Swimming with manta rays

BBC Wildlife Local Patch Reporter Warren Price describes an incredible encounter in Mexico’s Revillagigedo archipelago.


“The Revillagigedo Archipelago is a group of four volcanic islands in the Pacific Ocean, approximately 390km off the south-west tip of Mexico’s Baja’s California Peninsula. More commonly known as ‘Socorro’, (after the largest island) they are renowned for their unique ecosystem and are often referred to as Mexico’s Galapagos.


The islands give opportunities for close encounters with many ocean giants, including humpback whales, whale sharks, schooling hammerheads and the area’s most famous resident, the giant oceanic manta. 

After many hours of travelling from the UK, which included 15 hours of flying time, two flights and a 30-hour ocean crossing on a dive boat, we finally reached our destination of Socorro. It wasn’t long into our first dive that these huge creatures came out of the blue and headed towards us. 

Mantas are known to have the largest brains of any fish, and are highly intelligent and very inquisitive. Over the days of diving, it was clear that the mantas were seeking us out for interaction as much as we were seeking them.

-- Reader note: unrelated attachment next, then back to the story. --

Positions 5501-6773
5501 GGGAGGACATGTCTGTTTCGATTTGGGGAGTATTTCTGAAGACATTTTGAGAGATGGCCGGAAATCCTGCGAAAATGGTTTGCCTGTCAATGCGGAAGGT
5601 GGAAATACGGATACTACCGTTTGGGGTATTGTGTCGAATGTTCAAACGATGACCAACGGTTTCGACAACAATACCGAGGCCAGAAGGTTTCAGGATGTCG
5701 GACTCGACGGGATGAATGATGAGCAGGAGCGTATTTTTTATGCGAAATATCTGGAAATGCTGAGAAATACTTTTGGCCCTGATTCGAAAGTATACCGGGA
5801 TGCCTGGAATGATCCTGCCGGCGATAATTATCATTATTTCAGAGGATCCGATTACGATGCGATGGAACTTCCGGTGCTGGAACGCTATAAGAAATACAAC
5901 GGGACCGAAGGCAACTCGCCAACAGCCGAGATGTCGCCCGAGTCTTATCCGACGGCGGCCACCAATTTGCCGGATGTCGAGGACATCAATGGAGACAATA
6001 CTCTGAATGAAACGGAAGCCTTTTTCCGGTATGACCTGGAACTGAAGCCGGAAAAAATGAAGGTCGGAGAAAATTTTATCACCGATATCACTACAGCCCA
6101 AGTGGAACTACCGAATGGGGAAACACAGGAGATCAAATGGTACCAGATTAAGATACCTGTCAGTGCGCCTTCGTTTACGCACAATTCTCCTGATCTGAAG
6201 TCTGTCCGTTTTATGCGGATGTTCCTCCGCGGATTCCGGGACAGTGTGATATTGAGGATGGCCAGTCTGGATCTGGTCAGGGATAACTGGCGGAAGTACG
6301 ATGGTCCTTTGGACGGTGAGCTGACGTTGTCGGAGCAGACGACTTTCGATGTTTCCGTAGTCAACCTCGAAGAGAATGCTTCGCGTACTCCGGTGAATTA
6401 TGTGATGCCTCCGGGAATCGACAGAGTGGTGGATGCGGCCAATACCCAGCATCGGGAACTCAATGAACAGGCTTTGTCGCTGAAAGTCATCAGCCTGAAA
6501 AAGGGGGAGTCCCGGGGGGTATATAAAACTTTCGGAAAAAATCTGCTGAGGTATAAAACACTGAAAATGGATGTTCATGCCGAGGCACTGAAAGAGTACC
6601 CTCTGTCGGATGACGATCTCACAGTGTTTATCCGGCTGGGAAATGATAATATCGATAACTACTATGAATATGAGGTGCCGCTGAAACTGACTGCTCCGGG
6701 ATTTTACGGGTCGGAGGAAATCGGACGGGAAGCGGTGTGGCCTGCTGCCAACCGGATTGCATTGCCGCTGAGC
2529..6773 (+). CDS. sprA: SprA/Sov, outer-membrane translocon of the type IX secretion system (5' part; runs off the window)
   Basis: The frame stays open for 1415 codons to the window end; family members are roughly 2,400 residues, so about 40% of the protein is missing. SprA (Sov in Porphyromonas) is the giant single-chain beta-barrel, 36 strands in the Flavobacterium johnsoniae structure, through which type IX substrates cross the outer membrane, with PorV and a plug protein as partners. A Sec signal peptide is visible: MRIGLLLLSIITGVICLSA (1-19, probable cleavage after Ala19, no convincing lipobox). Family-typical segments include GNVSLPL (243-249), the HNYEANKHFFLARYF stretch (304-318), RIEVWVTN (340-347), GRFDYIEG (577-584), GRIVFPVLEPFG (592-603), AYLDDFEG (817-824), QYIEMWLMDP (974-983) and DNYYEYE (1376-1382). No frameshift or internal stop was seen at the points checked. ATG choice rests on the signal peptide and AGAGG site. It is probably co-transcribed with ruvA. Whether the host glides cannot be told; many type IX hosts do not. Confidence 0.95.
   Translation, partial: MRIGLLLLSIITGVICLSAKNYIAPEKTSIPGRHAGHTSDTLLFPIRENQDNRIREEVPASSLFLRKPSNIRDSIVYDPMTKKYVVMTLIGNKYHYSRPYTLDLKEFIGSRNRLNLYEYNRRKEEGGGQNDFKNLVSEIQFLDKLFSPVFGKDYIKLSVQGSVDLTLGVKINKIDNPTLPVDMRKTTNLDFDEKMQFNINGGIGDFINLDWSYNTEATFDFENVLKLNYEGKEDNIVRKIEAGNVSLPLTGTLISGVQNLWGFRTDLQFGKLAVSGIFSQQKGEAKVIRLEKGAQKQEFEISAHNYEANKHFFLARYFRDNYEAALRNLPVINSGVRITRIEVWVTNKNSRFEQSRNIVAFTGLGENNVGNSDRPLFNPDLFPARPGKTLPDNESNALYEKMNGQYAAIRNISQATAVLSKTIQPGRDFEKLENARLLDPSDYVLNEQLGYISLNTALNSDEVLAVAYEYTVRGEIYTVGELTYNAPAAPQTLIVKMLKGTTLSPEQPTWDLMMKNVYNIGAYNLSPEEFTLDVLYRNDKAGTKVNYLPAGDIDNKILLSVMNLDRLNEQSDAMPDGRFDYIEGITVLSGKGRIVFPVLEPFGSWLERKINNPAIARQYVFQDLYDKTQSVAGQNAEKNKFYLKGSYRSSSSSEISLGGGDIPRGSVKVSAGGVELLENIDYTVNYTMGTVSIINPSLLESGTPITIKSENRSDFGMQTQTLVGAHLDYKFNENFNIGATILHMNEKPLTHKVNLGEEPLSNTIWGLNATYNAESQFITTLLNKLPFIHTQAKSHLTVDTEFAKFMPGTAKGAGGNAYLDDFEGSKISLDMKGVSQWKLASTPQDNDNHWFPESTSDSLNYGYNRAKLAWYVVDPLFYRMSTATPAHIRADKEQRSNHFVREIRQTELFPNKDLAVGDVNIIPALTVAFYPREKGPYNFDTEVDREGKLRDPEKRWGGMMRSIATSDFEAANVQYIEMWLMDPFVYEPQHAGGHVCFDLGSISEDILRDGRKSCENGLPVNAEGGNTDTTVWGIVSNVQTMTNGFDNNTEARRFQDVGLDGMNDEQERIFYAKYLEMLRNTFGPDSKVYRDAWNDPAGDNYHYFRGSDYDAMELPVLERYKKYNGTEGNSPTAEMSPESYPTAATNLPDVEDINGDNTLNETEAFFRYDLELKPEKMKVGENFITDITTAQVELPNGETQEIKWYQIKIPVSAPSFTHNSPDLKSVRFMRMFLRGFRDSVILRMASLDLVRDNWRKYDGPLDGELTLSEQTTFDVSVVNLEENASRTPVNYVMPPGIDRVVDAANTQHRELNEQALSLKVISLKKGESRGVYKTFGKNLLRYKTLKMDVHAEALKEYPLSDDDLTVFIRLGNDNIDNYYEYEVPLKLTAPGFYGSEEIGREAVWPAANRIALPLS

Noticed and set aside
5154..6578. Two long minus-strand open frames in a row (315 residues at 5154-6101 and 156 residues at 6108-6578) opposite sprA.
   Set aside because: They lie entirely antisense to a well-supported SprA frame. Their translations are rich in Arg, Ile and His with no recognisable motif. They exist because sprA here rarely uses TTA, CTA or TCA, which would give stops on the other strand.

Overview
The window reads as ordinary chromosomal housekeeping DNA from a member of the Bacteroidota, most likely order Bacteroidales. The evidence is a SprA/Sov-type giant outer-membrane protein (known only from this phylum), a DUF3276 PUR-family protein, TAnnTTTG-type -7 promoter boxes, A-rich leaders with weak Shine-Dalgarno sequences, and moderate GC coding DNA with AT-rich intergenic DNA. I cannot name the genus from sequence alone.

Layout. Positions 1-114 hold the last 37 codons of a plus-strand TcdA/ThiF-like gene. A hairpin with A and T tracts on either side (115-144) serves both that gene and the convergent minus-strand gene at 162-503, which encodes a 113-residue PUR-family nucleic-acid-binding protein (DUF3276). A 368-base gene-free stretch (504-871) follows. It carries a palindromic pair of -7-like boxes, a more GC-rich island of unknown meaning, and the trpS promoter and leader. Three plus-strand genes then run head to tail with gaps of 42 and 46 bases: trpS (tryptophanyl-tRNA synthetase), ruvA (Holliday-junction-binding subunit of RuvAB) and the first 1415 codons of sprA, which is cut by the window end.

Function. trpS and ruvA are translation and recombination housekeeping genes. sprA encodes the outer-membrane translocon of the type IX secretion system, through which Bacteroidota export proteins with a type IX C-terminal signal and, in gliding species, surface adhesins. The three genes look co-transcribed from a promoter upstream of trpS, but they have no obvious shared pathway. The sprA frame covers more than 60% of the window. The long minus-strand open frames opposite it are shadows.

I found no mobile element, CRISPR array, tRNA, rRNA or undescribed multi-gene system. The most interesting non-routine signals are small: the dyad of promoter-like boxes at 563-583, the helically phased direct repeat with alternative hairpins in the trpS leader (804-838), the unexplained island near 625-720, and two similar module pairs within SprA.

The mantas greeted us head on, with no sign of shyness, and frequently came to within just a few inches of our faces. They have Cephalic fins either side of their huge mouths that they would curl up and twitch, giving the impression of a dog sniffing, to assess if you are friendly.

They seemed to enjoy the sensation of the bubbles from our diving regulators against their bellies, so they would hover right above our heads, letting the air blow over them. Their 8m pectoral fins flapped like elephant ears, so  expertly swimming close to me, yet never once did they touch me in this special interaction, nor I them.

It was a truly magical trip, filled with incredible experiences. I love the way BBC Wildlife‘s Local patch Project gives me and others the opportunity to share these wildlife encounters online.”

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Read more great wildlife blog posts by Warren Price.